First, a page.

Kodak’s $40 Mobile Film Scanner is the Google Cardboard of scanners

Jul 19, 2019

John Aldred

John Aldred is a photographer with over 20 years of experience in the portrait and commercial worlds. He is based in Scotland and has been an early adopter – and occasional beta tester – of almost every digital imaging technology in that time. As well as his creative visual work, John uses 3D printing, electronics and programming to create his own photography and filmmaking tools and consults for a number of brands across the industry.

Kodak’s $40 Mobile Film Scanner is the Google Cardboard of scanners

Jul 19, 2019

John Aldred

John Aldred is a photographer with over 20 years of experience in the portrait and commercial worlds. He is based in Scotland and has been an early adopter – and occasional beta tester – of almost every digital imaging technology in that time. As well as his creative visual work, John uses 3D printing, electronics and programming to create his own photography and filmmaking tools and consults for a number of brands across the industry.

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In this age of the fight against plastic, cardboard has become a common construction material again. Coffee places the world over have switched out to cardboard straws, Google Cardboard remains one of the most popular VR “headsets” for your phone, and now Kodak is using cardboard to make their new Mobile Film Scanner.

“Scanning” film with a phone or digital camera is not a new idea, but it typically comes at a heavy expense. But for those who want to scan with their phone, they usually don’t want to spend a lot of money. Kodak’s new Mobile Film Scanner only costs $40.

The Kodak Mobile Film Scanner is almost completely cardboard, except for an AA-powered LED backlight. It’s essentially a foldable cardboard stand that holds your phone on top and the film beneath. A Kodak Mobile Film Scanner app (for Android and iOS) lets you then capture shots of your film quickly. And it works with both negative and slide film.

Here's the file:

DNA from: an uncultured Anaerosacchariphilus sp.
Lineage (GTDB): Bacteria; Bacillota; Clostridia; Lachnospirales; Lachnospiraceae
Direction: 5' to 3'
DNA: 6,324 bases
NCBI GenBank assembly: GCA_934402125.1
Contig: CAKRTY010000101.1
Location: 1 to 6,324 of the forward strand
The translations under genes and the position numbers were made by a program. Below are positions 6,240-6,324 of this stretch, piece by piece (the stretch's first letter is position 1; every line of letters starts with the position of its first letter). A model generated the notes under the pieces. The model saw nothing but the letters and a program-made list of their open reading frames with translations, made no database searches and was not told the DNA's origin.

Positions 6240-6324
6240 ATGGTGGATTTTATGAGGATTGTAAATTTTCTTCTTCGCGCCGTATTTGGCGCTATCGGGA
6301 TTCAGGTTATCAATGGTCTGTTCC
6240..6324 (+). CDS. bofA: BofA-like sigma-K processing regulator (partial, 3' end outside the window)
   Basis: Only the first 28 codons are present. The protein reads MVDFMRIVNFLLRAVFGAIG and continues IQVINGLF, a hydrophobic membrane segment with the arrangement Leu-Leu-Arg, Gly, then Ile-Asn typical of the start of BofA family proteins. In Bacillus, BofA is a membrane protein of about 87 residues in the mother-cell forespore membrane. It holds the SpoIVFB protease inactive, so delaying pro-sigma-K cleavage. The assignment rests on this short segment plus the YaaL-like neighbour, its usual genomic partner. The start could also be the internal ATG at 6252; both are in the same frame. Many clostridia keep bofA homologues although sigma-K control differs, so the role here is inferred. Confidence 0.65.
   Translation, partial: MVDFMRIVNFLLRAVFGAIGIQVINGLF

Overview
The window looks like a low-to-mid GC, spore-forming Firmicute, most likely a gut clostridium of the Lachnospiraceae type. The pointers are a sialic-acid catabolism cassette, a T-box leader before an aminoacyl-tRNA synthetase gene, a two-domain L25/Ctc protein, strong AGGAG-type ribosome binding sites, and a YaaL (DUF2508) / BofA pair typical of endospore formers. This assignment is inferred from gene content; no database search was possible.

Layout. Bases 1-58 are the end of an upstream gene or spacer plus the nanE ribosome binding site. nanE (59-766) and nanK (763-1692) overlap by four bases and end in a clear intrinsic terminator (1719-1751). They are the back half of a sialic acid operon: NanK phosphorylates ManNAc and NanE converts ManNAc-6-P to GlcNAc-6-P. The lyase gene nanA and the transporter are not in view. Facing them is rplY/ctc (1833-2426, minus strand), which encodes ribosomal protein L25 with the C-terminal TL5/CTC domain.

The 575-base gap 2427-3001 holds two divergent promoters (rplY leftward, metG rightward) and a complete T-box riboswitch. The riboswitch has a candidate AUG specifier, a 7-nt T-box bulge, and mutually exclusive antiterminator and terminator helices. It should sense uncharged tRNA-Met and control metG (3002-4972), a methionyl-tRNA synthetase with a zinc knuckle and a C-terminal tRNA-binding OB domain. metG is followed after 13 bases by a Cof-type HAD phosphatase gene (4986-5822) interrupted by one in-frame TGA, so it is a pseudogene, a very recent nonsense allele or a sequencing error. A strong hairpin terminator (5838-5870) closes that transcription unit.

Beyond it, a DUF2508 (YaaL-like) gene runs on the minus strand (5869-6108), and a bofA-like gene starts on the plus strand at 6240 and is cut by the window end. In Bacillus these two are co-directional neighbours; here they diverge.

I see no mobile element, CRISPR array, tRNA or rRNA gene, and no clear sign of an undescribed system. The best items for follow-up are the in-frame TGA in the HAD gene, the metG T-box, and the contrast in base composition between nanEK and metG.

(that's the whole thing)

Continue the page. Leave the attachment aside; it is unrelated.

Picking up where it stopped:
The app has a bunch of options to let you adjust exposure, orientation, contrast, vignette and then of course all the usual filters, “stickers”, text and other nonsense people like to post on social media. This isn’t a serious tool for serious professionals, and you’re likely not going to be able to make big prints from this, no matter how good your phone might be, as the design looks seriously open to light pollution from your environment.

Hillary Grigonis over at Digital Trends has posted her review of the unit, detailing her experiences with it, summarising with “I wouldn’t recommend it for people still actively shooting film”. There definitely seems to be some frustrations with it and it’s certainly not going to replace a flatbed or drum scanner or give you the kind of detail you can get with a DSLR or mirrorless camera, but if you’re only posting to social media or just want to grab some quick images for reference, it may not be a bad option.

If you want to pick one up of your own, they’re available to buy now for $40 from Kodak. If you want something a little more substantial, that actually blocks the environmental light from hitting the film you’re trying to photograph, but doesn’t cost that much more, check out the Lomography Smartphone Film Scanner instead.

[via Digital Trends]

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John Aldred

John Aldred

John Aldred is a photographer with over 20 years of experience in the portrait and commercial worlds. He is based in Scotland and has been an early adopter – and occasional beta tester – of almost every digital imaging technology in that time. As well as his creative visual work, John uses 3D printing, electronics and programming to create his own photography and filmmaking tools and consults for a number of brands across the industry.

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4 responses to “Kodak’s $40 Mobile Film Scanner is the Google Cardboard of scanners”

  1. Nadine Spires Avatar
    Nadine Spires

    Macro lens, DIY box light.

  2. Duncan Knifton Avatar
    Duncan Knifton

    that’ll work for normal snaps…. ;)
    Important negs I use a macro lens and a light box

  3. David Cooper Avatar
    David Cooper

    Emma McCutcheon